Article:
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lecture_27 - 16.512 Rocket Propulsion Prof Manuel...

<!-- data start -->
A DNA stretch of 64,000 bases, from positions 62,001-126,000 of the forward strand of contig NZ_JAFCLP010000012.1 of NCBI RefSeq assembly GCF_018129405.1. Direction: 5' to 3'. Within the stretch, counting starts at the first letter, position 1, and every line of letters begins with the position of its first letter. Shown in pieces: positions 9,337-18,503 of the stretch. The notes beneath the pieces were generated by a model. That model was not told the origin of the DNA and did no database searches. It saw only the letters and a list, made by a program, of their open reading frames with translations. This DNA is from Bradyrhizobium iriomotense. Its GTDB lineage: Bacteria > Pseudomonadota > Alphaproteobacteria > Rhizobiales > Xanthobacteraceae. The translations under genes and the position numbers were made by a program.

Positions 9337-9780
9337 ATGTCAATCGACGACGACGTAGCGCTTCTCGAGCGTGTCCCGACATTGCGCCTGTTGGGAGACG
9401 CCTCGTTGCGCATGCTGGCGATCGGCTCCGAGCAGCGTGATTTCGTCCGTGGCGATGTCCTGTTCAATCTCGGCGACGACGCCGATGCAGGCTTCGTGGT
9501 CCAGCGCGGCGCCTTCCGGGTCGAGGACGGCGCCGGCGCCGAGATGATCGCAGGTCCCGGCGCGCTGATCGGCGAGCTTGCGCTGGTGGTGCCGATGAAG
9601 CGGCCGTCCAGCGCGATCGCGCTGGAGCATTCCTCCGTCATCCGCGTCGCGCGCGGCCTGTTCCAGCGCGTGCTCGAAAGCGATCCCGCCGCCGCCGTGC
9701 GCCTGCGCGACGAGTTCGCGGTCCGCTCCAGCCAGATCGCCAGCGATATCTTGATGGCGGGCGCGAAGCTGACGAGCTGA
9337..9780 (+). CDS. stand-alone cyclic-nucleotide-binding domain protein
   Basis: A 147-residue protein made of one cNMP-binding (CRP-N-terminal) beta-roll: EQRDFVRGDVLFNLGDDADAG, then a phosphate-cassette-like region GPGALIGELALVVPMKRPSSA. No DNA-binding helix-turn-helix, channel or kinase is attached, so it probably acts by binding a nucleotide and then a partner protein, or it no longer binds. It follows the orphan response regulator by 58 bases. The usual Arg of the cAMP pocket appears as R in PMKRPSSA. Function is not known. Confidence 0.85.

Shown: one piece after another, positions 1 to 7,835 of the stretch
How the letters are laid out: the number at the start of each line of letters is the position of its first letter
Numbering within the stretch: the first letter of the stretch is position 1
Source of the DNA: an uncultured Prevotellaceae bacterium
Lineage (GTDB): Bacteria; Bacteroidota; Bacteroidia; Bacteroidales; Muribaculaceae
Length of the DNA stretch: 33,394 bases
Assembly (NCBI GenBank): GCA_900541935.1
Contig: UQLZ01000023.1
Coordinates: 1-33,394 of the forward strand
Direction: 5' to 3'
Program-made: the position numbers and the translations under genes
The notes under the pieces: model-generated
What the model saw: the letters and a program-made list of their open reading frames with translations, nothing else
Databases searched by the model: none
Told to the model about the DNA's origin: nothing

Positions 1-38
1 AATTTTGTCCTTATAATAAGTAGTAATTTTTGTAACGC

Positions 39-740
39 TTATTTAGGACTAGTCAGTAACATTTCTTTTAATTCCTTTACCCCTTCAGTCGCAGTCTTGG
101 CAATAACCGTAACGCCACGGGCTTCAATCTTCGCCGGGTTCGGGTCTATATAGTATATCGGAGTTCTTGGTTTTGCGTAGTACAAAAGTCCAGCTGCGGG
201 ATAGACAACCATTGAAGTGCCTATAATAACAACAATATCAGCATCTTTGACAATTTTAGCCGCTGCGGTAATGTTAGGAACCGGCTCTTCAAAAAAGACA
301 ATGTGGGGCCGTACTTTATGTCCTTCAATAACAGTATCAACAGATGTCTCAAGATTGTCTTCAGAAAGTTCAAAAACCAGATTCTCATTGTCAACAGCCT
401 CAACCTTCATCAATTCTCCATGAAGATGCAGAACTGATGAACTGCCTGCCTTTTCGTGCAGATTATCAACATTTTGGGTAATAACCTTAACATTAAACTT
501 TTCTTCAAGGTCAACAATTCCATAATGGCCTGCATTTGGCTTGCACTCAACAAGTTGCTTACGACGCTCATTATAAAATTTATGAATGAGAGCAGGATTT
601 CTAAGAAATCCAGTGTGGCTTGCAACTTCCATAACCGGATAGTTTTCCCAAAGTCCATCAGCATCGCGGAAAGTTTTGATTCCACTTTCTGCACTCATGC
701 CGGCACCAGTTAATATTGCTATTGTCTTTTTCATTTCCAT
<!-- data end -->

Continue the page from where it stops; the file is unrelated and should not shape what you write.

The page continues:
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16.512, Rocket Propulsion Prof. Manuel Martinez-Sanchez Lecture 27: Turbines 1. Rocket turbine design emphasizes power density, because of the overriding concern for mass saving. Efficiency, while clearly a consideration, takes a less prominent role than in aircraft turbine design. This tends to favor low reaction turbines and when multi-staging, velocity compounding over pressure compounding. The degree of reaction of a turbine stage (stator nozzles plus rotor blades) is the fraction of the fluid static enthalpy drop which occurs in the rotor (see section 2. of this Lecture). In an impulse turbine , the degree of reaction is zero, meaning that the gas expands and accelerates as it turns in the stator passages, and then is merely redirected at constant thermodynamic state by the moving rotor blades. The stage velocity triangles are shown in Fig 1, which also includes the case of a 50% reaction turbine for comparison. In both cases, the flow leaves axially. The torque (and hence the power) is proportional to the change in the tangential component of the absolute velocity. Fig 1 shows that this change is the wheel speed R for the 50% reaction turbine, but is 2 ω ω R for the impulse turbine. It is also clear, however, that flow velocities are higher in the impulse case which will lead to larger viscous losses. Also, the lack of acceleration in the rotor passage will favor flow separation on the suction side. Altogether, the more powerful impulse stage is also less efficient.
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